This happens when the tissue around the piercing dies. It can occur if the piercing goes through the cartilage in your nose.
A complication that could arise may cause disfigurement.
This is a collection of blood that forms around the piercing. It can happen if the piercing damages a blood vessel.
A septal hematoma can be painful and can cause death to the cartilage between the nostrils.
Your body can reject a nose piercing, just like it can reject a transplanted organ.
Rejection happens when your body attacks a foreign object (in this case, the nose ring).
Symptoms of rejection include thinner tissues between the entry and exit points, moving of the jewelry from the original site, flaky skin, callus at the piercing, and more.
You could experience numbness, tingling or pain if the piercing needle hits a nerve.
Any kind of nerve damage is usually permanent.
When the piercing is done with dirty equipment, you could contract a bloodborne disease such as hepatitis B/C or tetanus.
In rare cases, a nose piercing can cause suffocation from an untreated infection.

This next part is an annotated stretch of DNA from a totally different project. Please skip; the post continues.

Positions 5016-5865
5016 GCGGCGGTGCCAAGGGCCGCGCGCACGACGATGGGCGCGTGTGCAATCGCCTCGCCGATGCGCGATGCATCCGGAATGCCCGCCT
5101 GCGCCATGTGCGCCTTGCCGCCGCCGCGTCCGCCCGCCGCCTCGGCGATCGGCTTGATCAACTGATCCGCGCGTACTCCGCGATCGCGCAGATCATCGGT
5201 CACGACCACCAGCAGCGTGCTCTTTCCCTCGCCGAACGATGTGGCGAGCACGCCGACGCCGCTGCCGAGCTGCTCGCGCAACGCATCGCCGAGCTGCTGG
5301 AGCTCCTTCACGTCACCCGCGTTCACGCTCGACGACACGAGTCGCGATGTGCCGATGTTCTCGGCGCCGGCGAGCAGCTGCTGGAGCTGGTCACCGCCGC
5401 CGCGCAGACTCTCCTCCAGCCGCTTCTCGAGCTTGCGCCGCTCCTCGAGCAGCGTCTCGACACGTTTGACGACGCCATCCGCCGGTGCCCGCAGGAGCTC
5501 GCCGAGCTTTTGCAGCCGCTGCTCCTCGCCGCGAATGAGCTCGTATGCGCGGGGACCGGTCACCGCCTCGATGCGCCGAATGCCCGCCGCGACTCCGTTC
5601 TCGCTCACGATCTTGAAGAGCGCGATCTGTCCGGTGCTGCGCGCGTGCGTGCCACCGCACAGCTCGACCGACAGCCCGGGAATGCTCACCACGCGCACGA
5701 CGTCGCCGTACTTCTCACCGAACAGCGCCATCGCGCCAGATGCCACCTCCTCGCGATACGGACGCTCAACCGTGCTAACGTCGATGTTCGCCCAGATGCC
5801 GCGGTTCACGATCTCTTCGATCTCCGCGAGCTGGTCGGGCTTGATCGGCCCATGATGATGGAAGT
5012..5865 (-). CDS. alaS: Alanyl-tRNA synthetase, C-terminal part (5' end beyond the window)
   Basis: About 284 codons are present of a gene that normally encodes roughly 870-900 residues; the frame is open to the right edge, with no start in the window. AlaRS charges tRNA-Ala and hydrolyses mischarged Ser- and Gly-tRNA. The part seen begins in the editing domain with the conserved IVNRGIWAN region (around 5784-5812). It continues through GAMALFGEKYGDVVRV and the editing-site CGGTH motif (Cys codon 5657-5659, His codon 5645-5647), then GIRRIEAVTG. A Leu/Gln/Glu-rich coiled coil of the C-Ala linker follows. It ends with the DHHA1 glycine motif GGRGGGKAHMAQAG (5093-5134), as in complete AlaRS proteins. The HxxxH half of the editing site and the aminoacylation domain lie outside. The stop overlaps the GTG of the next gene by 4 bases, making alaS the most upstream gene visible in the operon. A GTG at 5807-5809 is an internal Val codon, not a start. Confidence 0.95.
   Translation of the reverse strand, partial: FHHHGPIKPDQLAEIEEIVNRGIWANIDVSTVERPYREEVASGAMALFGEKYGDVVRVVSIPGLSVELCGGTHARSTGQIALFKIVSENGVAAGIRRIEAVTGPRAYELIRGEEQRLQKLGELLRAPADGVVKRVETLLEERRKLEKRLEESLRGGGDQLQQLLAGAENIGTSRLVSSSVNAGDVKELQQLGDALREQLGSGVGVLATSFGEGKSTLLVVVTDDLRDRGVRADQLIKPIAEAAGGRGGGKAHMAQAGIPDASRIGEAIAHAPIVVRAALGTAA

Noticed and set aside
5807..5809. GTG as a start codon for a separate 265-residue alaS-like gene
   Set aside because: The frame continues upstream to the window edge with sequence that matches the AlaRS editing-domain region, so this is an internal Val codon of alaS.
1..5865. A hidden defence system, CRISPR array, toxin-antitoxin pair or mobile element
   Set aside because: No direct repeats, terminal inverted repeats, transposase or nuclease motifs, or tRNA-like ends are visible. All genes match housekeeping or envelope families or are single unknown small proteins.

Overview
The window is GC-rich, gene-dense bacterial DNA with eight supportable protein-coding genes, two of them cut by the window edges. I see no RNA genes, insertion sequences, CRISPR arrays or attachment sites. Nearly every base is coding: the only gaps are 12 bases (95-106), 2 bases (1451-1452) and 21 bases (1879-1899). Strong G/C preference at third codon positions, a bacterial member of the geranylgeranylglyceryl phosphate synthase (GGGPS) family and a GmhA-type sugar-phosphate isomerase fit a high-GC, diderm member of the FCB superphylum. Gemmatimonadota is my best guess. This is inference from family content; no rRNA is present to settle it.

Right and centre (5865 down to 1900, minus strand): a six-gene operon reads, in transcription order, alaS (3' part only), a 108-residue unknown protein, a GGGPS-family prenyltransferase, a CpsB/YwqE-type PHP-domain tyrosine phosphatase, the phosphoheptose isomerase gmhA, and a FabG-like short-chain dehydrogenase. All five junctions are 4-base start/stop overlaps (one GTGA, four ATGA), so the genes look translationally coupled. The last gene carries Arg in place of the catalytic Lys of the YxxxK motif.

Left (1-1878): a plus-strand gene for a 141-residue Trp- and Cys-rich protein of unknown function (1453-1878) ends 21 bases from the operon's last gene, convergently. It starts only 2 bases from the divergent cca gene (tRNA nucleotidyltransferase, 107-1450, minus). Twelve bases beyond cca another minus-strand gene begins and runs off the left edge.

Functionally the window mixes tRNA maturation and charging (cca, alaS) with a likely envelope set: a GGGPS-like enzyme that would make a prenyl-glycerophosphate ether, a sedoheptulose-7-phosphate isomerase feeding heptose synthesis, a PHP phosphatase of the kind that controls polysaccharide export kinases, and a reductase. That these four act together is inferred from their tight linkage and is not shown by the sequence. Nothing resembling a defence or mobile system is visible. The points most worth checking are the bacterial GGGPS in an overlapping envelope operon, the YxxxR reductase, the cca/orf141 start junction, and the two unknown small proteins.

If you’re having trouble breathing, remove the jewelry and see a doctor immediately.
When Can You Change Your Nose Piercing?
How long before you can change your nose piercing? Well, you can do it after the piercing site has completely recovered.
Typically, the healing process takes about three to six months, but it all depends on the person, their diet, metabolism, health issues and if they have been doing their aftercare properly.
Can a nose piercing heal in 2 weeks?
No, two weeks will be too early for recovery of any kind of body piercing.
It’s the period when your pain and swelling disappear.
Can I change my nose piercing after 1 month?
No. It may look healed because nose piercings close quickly. Moving it too much will cause infections.
Can I change my nose piercing after 2 months?
Some people could recover within that period if it’s nostril piercings. However, it’s still too early to change the jewelry.